On Friday, January 29, 2010, Ashley and I finally got a chance to hike to Tenaja Falls. Tenaja Falls is a 150-foot-plus set of cascading waterfalls in the San Mateo Canyon Wilderness. It is one of the major highlights of the San Mateo Canyon Wilderness and is definitely worth the trip to see the falls for any Orange County Hiker. This is a good hike to do anytime Southern California has an above-average rainy season. We went to see this waterfall after the area got 8 plus inches of rain in one week, needless to say, there was plenty of water at Tenaja Falls a week after the rain storms moved through.
Directions to Trailhead: To reach the Tenaja Falls Trailhead in the Cleveland National Forest, go west on Clinton Keith Road from I-15. Turn north (right) to Tenaja Road, then right on Rancho California Road (FS 7501) for about 5 miles to the Tenaja Falls Trailhead. The road to the trailhead is lightly paved but does have some rough patches & potholes. Most cars should be fine reaching the trailhead on FS 7501, but a truck is a better option if you want to play it safe. It is a single-lane road to the trailhead, so drive slow and very carefully. The single-lane road meanders north to Tenaja Falls through some very scenic areas in the San Mateo Canyon Wilderness. The Falls are visible from the trailhead parking area. A Forest Adventure Pass is needed to park at the trailhead.
Description of Hike: The hike to Tenaja Falls is 1.4 miles roundtrip and has 300 feet of elevation gain. The trail is normally in great shape as it is maintained by the US Forest Service. The only spot that can get a little hard to follow is the river crossing, especially after a major storm. The crossing is not far from the trailhead parking area. When a storm goes through Southern California, the San Mateo Canyon Wilderness receives more water than the coastal region because of its elevation. Crossing the river could potentially be dangerous if you go through this area a day or two right after a major storm or series of major storms because a lot of water collects in this section of the San Mateo River.
Ashley and I did this hike 6 - 7 days after a series of major storms and we found that the river crossing was easy to do. However, while crossing we could visibly see how much water moves through the area right after a big storm because of the debris along the river banks (Picture to left). The bottom line is always be careful when crossing any river. There is a designated cement walkway for the crossing or there are rocks you can use to cross. We took off our hiking shoes to go through the water on the cement walkway. During the dry months, the river dries up and the falls will only have a small amount of water. The trail from the trailhead to Tenaja Falls is a steady uphill climb, but the trail when we hiked was in great shape. For those who are interested in a longer hike, it is another 5.4 miles one way on the Tenaja Falls Trail until it meets with the Morgan Trail.
Further Thoughts: This is a must-do hike for any Southern California Hiker. It is a great hiking trail near Orange County and Riverside County which is in some of the most remote areas of the Trabuco District of the Cleveland National Forest. One of the great things about this hike to Tenaja Falls is that your destination is in plain view for the vast majority of the hike. Also, because of the water in the river, always be on the lookout for wildlife in the area.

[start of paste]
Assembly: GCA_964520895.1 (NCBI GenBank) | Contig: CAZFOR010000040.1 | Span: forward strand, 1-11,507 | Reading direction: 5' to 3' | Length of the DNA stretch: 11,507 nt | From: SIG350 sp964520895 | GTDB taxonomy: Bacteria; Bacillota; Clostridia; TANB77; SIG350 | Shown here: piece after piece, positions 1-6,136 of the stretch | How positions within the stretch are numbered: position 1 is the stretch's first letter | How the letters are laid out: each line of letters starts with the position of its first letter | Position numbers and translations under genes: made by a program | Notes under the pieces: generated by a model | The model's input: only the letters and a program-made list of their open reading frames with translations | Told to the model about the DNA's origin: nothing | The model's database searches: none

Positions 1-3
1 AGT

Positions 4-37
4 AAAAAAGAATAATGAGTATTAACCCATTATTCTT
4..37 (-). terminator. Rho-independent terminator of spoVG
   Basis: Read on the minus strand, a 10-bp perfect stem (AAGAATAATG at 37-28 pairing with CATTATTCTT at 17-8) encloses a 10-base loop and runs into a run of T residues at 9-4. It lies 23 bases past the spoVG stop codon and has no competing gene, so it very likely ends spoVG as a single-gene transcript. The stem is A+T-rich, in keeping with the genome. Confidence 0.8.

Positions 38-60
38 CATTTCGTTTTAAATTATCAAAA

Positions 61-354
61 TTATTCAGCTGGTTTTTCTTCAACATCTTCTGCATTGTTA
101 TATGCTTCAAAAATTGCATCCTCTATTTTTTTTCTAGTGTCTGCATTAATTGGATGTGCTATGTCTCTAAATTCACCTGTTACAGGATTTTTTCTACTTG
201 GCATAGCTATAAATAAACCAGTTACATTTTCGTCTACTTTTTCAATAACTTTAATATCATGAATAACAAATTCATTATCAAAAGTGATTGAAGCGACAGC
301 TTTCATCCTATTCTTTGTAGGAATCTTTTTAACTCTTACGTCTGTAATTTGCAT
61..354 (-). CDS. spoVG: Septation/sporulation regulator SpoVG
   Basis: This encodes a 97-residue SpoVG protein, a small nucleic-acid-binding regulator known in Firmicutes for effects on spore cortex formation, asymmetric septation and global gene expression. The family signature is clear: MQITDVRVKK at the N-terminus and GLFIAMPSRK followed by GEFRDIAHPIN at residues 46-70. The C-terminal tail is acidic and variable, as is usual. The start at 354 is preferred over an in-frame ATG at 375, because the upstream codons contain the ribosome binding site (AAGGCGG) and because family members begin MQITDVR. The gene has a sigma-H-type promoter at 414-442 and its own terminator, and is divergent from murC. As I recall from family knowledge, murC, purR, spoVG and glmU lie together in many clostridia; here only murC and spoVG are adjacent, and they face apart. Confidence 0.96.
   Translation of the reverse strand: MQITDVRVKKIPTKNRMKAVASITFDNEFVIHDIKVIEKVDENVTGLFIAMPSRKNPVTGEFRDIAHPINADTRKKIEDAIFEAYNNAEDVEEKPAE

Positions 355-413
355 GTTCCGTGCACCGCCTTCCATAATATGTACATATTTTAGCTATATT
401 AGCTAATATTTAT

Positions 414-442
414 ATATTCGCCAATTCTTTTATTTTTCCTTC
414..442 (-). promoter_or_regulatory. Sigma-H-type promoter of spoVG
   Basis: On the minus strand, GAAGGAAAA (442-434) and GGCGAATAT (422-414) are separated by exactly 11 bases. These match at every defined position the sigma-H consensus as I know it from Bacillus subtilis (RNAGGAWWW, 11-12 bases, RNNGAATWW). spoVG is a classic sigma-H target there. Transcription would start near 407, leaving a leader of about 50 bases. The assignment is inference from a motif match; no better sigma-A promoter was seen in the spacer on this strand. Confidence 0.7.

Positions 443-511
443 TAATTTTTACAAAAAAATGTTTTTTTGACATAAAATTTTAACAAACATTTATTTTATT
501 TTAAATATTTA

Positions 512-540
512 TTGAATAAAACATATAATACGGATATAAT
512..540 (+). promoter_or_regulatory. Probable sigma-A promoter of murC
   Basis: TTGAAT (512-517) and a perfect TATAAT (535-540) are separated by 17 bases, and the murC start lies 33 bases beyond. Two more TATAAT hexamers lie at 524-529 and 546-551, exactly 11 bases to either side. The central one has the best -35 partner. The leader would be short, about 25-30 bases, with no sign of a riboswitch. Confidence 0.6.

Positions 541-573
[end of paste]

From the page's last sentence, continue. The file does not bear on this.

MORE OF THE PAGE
Once you arrive at the falls, it is a great place to have lunch, relax, and take in the scenery. If you want to bring swim trunks you can, but I don't know how many sections of the falls are conducive to "real" swimming. If you are more on the adventurous side you can always climb down to the lower levels of Tenaja Falls. Just be safe because the rocks are very slippery when wet. The only negative of the hike was the visible graffiti on some of the rocks near Tenaja Falls. It was a shame to see graffiti in such a beautiful place.
Despite the graffiti, it is always amazing to see Southern California after it has received plenty of rain. The wilderness is a totally different experience than in the dry summer months. With ample rain comes the sounds of rushing streams filled to the brim with water, frogs, and other wildlife. The entire chaparral community comes alive when it receives rain.
This is a great hike and on the weekends you are likely to see other hikers out on the trail to hike to Tenaja Falls. To see the falls in action, this hike should be done during the winter months or sometime after the area has received significant rainfall. The area had just received 8 inches of rain the week before we went to see Tenaja Falls. Click Here, to see several videos that we took of Tenaja Falls on this hike. Tenaja Falls is the highlight of the San Mateo Canyon Wilderness and is a great day hike in Southern California.
Further Education & Hiking Tools: For those looking for more reading on hikes or landmarks in the area, Amazon has several books that you can purchase (and yes, we do earn a small commission from any sale, but that is what funds this website so we appreciate any purchase using our links) Check out the following maps and books Cleveland National Forest Map, Cleveland National Forest (Images of America: California), or if you need a new insect repellant to use on your hikes that works well check out Sawyer Products SP564 Premium Insect Repellent with 20% Picaridin, Lotion or if you need bear spray to carry when hiking here you might want to check out SABRE Frontiersman 9.2 oz. Bear Spray, Maximum Strength 2.0% Major Capsaicinoids, Powerful 35 ft. Range Bear Deterrent or a new hiking head lamp LHKNL Headlamp Flashlight.
Rating: Elevation Gain: 300 ft. (Easy), Distance: 1.4 Miles Roundtrip (Easy).
Time to Complete Hike: 1 - 1.5 hours.
Time to Complete Hike: 1 - 1.5 hours.
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